about


Lorelei Beckstrom was born in Minnesota in 1967. After studying painting, sculpture, and graphic design for seven years, she relocated to Colorado in 1994, soon turning her focus exclusively to narrative figurative oil painting.

 

Beckstrom’s work has steadily evolved over the years- beginning with paintings and installations about the brain as a machine- canvases and rooms filled with twisting colored wires and painted and etched plexiglass which depended on light to create shadow images on all surfaces- virtual neural networks for the viewer to enter.

 

These wires soon led her into painting a series of wire walkers- exploring the human qualities of risk-taking, balance, and perseverance. As these performers were often shown high above crowds, newer paintings filled with staring audiences followed- confronting the viewer with the question of who is watching who- blurring the line between the observer and the observed.

 

Beckstrom’s moved on to favor stuffed animals as her models- using Greek mythology to tell the stories of human tragedy. Others involved the use of giant rabbit heads on her painting’s models, playfully looking at the subjects of identity and anonymity. They urged us to think about the masks we wear and what we choose to allow the world to see in a non-threatening way. This work ended with a series of Nordic folktales told through humans in her handmade animal masks.

 

In 2016, more highly-rendered multiple figure panels addressed the interplay human relationships and how we relate to our environment. Glowing lights and objects, flying machines, alien plants, and scientific instruments convey a sense of mystery while communicating something familiar.

 

An ambitious new body of work in underway; launched with large-scale paintings featuring up to fifteen figures, such as The Stormbringers and The Daybringers [featured on this site’s home page]. This series of oversized work¬†explores the forces of nature personified; and currently continues with two paintings in progress, The Nightbringers and The Wavemakers.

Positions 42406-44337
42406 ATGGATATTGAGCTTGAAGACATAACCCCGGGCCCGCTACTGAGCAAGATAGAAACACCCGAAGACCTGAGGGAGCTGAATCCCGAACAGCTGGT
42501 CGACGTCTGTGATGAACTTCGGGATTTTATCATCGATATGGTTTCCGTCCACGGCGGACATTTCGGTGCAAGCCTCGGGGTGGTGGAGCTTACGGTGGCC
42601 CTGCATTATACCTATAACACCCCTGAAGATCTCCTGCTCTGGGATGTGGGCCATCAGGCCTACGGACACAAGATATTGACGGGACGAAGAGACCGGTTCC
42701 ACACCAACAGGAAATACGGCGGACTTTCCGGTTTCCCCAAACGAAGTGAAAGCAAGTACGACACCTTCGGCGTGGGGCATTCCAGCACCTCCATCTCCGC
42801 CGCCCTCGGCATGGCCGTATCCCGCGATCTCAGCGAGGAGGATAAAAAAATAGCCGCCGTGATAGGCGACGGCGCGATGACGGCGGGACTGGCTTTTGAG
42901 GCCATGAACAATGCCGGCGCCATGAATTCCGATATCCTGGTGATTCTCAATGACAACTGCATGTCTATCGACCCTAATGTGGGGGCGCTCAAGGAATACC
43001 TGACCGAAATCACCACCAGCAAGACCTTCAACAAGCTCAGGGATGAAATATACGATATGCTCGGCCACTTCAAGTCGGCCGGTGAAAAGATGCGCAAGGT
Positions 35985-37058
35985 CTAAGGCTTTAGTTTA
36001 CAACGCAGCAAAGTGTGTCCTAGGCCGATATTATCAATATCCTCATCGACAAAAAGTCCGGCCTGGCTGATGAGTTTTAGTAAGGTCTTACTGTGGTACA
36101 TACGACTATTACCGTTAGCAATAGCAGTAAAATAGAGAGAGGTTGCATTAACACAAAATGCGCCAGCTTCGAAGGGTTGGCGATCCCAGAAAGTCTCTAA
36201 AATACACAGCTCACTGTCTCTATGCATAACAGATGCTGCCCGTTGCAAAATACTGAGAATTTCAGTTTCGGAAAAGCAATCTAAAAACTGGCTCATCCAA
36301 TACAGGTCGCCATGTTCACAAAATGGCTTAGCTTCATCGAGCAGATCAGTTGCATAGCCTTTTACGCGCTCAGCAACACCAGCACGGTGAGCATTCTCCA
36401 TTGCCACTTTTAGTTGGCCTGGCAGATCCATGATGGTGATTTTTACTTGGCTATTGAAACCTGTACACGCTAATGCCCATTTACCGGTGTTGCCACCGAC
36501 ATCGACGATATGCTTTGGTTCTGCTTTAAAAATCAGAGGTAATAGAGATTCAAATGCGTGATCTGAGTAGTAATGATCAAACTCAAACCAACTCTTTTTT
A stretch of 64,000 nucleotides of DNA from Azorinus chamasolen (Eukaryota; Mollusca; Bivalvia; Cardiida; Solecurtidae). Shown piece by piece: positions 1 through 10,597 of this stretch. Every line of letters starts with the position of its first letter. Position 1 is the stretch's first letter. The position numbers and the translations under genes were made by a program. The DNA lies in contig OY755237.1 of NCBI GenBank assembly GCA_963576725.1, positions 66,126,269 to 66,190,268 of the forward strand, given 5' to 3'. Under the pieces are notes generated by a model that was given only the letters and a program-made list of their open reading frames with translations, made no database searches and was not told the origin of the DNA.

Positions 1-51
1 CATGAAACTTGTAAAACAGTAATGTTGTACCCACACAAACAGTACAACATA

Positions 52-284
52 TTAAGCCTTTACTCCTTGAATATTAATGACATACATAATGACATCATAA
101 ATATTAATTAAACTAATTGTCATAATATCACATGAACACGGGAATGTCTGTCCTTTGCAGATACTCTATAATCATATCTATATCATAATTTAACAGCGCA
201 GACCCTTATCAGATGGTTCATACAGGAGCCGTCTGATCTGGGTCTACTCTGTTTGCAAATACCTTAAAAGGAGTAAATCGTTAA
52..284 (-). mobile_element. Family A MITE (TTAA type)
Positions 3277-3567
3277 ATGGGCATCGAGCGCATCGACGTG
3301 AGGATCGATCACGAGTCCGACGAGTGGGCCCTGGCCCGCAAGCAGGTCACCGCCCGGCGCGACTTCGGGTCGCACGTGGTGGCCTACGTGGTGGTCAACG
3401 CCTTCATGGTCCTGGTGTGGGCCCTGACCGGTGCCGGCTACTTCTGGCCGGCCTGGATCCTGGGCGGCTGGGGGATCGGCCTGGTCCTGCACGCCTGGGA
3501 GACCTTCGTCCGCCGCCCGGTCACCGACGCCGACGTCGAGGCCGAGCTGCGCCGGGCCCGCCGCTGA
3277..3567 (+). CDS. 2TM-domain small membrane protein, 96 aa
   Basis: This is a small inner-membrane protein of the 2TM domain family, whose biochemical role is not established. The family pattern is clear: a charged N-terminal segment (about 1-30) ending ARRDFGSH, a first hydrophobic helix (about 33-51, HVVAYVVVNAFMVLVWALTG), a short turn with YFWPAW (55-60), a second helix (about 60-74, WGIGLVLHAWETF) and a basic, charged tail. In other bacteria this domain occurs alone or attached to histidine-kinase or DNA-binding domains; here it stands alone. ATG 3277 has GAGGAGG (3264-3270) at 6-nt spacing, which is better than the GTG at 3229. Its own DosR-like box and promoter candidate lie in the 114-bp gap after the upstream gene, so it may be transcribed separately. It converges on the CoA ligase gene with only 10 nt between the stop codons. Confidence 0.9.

Beckstrom wants to leave her visual storytelling open for interpretation, not packaging particular emotions or messages. Her work inspires curiosity; she wants us to wonder- and she leaves the door cracked just enough to peek in.

 

She has been dedicated to developing the arts culture in Colorado Springs, where she co-owned the award-winning Rubbish Gallery and currently works as gallery assistant/program director for the award-winning Modbo Gallery/ModboCo School of Arts.

 

In 2012 she was voted by the Colorado Springs Gazette as ‘Best Artist on the Rise’. She was featured in a cover story by the Colorado Springs Independent and awarded a Bronze Medal for ‘Best Exhibition’ for her 2013 solo show ‘Fluff’. The Colorado Springs Business Journal included her in their feature ‘The Best Artists of the Region’ in 2014. In the fall of 2015 she was awarded silver medal for best artist in the Colorado Springs Independent’s Best-Of.

 

Her paintings were part of ‘Springs Surreal’ exhibition in 2016 at the Colorado Springs Fine Arts Center. The museum featured artists working in a surreal style along with Magritte paintings.

 

Her work was featured in ‘Beautiful Grotesque’, an exhibition featuring top international artists at the Sangre De Christo Art Center. The museum later acquired one of her paintings for their permanent collection.

 

She is currently living abroad working on several large commissions both in London and Dubai.

 

Beckstrom has exhibited prolifically in Colorado, along with galleries in Minneapolis and Santa Fe. Her work resides in collections in the United States, Mexico, and England. She is represented by The Modbo in Colorado Springs and the Carla Wright Gallery in Denver.